That comment right there can give you more insight than you realize. No we all don’t think that way, we do however feel the so-called liberal elite view us that way. I am a 45 year old maintenance work and vet of primarily Slavic race. I voted for Trump because of his positions on the issues that were most important to me. Even though I did not agree with his position on Mexican/Central American immigrants. I don’t agree with his language, in fact I think he is an ass. I will still be voting for him though. No I don’t think cat calling women is appropriate but I do think that’s how wealthy liberals view us. The comments Obama made about us being bitter, we are not all bitter, those comments did burn into us that we are not welcome in the Democrats view of the U.S.
    I took my dogs walking yesterday to a state wma I grew up hunting. The parking lot is full of trash, three separate groups of people using drugs. Cars meet up for affairs, abandoned cats roam in search of food. As a child it was kids and grandads rabbit hunting. Ofcourse I want that world back. My partner (in a discussion about it) exclaimed that world was not very good for Black Americans. I asked why in the world she would think I didn’t want Black Americans to be a part of a better America just because they were excluded in the past. If the left actually listened to blue collar white males and stopped branding them as stupid and racist you might be surprised. We have little option as to who to vote for. Neither party really cares about me but Trump has a few things that I hope to keep in my America. Biden does not support those positions or is against them all together. Yet the left acts like I should vote for Biden anyway because I’m supposed to care about what they care about. I don’t and many young Black and Hispanic men are starting to feel the same way, to vote for what they care about. Hell if you’d have run Tulsi I’d vote for her instead. We also don’t not like women. We’d be more than pleased to vote for one we actually liked. Another way the left cast us out, not voting for Clinton made you against women.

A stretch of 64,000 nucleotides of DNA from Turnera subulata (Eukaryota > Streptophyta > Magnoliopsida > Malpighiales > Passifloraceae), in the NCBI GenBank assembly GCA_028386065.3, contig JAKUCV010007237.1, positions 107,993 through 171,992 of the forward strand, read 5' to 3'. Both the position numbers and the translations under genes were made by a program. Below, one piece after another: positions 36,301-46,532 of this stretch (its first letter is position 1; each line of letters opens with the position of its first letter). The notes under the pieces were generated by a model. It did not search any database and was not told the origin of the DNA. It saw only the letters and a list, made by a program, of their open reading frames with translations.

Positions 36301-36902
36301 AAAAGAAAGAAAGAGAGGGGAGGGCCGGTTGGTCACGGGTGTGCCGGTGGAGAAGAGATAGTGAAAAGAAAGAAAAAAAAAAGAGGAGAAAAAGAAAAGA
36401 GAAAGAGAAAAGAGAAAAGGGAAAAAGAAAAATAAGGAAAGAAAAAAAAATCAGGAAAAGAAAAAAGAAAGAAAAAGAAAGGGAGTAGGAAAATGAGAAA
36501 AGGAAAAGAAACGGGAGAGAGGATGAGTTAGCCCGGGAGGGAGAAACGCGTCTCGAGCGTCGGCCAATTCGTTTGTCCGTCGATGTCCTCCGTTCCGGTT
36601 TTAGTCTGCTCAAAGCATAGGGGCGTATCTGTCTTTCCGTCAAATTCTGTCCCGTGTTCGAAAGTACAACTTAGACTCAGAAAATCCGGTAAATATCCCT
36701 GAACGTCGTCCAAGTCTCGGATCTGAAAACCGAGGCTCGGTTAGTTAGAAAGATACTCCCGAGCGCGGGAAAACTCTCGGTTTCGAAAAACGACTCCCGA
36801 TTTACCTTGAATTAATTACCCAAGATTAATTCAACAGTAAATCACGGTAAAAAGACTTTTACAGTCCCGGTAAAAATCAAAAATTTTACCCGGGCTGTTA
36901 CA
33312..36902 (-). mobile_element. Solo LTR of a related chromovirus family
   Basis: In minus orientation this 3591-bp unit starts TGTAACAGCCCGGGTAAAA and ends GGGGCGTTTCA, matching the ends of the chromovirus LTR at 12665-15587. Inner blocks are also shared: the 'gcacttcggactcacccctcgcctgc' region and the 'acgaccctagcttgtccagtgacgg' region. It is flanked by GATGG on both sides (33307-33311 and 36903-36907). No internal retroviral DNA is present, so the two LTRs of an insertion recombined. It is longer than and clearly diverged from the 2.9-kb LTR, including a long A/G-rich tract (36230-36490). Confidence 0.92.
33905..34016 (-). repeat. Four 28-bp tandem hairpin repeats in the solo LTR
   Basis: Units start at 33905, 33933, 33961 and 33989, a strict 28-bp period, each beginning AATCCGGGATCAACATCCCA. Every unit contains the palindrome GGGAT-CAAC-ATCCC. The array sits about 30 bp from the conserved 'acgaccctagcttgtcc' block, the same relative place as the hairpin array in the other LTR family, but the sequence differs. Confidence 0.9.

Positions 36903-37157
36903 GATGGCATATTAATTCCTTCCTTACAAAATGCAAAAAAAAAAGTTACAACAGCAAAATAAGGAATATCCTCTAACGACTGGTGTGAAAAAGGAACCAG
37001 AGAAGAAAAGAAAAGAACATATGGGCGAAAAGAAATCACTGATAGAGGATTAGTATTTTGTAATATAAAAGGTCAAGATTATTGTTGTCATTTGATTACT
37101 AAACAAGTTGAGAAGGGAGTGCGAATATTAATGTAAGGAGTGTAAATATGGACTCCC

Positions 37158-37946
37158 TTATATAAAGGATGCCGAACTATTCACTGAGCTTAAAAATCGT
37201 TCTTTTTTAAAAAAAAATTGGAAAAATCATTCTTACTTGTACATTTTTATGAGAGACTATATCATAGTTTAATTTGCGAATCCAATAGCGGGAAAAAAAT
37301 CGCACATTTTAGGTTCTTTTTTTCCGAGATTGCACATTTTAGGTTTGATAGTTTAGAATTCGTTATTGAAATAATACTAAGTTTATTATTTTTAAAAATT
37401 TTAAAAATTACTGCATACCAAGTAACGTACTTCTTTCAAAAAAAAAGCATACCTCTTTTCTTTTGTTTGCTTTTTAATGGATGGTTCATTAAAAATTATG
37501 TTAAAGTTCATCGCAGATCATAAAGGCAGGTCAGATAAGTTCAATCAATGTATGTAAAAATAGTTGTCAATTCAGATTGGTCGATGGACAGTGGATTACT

1
  69. anonymouse says:

    @Michael Reynolds: This is quite possibly the most elitist thing I have ever read.

    1